Today’s generation of students have never learned how to manage failure. So East Carolina University is going to teach them how.
The school is alarmed at “the spike in demand for counseling services” requested by students in the 2014-2015 academic year, which also featured a “record number of student conduct, Title IX and general Dean of Students cases,” The Daily Reflector reports:
The Center for Counseling and Student Development added two new counseling positions last year to accommodate the increased volume and complexity of cases. There has also been increased usage of narcotics, which are often used as a coping mechanism.
Vice Chancellor for Student Affairs Virginia Hardy says children aren’t experiencing failure the same way as previous generations, particularly because they see cheery but highly selective versions of their friends’ lives through social media:
“There’s no real normalization about what success is,” she said. “Younger people think success is going from point A to point B without a lot of stuff in between, a straight shot.”
The new fall “adulting” program will give students a self-assessment to determine “whether they are easily discouraged by failure, take pride in their accomplishments and have the ability to handle stress and overcome challenges,” then offer them “cognitive-affective stress management training”:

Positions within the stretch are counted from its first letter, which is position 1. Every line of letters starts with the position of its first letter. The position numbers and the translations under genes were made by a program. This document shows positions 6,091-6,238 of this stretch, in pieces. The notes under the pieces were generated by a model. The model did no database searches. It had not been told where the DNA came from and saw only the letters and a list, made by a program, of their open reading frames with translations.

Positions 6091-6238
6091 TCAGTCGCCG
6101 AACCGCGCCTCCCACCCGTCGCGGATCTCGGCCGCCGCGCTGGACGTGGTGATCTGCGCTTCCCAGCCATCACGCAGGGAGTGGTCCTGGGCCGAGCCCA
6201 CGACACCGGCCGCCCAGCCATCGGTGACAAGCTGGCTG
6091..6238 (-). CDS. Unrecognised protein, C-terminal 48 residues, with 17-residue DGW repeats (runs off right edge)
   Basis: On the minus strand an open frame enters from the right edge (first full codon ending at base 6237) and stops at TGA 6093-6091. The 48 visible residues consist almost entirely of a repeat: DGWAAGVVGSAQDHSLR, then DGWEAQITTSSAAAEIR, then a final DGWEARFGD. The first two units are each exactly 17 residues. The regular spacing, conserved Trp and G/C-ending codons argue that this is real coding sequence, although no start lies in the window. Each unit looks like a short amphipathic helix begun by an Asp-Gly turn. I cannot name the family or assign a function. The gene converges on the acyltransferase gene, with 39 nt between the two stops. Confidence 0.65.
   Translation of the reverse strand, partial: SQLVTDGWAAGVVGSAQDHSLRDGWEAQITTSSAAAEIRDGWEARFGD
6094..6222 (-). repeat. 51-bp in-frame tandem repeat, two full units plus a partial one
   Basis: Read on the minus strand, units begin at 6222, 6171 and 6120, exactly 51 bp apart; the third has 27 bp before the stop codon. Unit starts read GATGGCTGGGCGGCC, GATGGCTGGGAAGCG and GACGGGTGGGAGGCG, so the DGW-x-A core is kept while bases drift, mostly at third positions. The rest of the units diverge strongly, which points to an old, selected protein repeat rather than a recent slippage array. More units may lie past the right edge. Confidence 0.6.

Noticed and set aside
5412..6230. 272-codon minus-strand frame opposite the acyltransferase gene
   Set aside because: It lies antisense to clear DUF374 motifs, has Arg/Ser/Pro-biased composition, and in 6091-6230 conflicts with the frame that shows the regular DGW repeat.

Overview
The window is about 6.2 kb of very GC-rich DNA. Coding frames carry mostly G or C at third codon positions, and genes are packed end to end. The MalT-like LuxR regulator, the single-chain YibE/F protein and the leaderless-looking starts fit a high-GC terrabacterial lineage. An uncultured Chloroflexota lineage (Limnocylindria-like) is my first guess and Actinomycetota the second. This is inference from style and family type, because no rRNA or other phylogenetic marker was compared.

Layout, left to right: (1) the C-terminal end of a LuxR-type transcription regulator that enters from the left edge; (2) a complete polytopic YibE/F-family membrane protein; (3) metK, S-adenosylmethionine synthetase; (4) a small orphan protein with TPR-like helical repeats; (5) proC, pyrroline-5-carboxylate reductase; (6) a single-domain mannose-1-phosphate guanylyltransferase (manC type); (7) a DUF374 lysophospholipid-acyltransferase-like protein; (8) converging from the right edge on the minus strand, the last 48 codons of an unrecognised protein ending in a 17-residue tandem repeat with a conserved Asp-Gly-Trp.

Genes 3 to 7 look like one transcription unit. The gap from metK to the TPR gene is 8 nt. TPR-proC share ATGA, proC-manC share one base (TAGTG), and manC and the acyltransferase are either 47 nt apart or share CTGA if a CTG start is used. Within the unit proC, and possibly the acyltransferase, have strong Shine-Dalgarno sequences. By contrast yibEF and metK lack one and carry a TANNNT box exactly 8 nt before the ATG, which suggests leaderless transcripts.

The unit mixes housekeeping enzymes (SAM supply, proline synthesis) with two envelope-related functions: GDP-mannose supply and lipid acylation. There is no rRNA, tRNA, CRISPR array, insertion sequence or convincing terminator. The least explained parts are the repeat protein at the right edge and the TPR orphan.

“What is the self-talk you’re having with yourself? Are you beating yourself up because you got a C?” Hardy said. “If you change the self-talk, you can then change the behavior that’s exhibited.”
They will also participate in “training on mindfulness and relaxation to manage stress and depression.”
Lenore Skenazy, a founder of the Free Range Kids movement, suspects that East Carolina students are also psychological wrecks because they have “grown up with almost no unsupervised time”:
From “Mommy & Me” music classes on up through travel soccer, they have always had adults on hand to cheer, solve, ferry, console, consult, and, when necessary, call the teacher. Or a lawyer. …
We have been told by the authorities that [children] simply aren’t safe, emotionally or physically, without us at their side.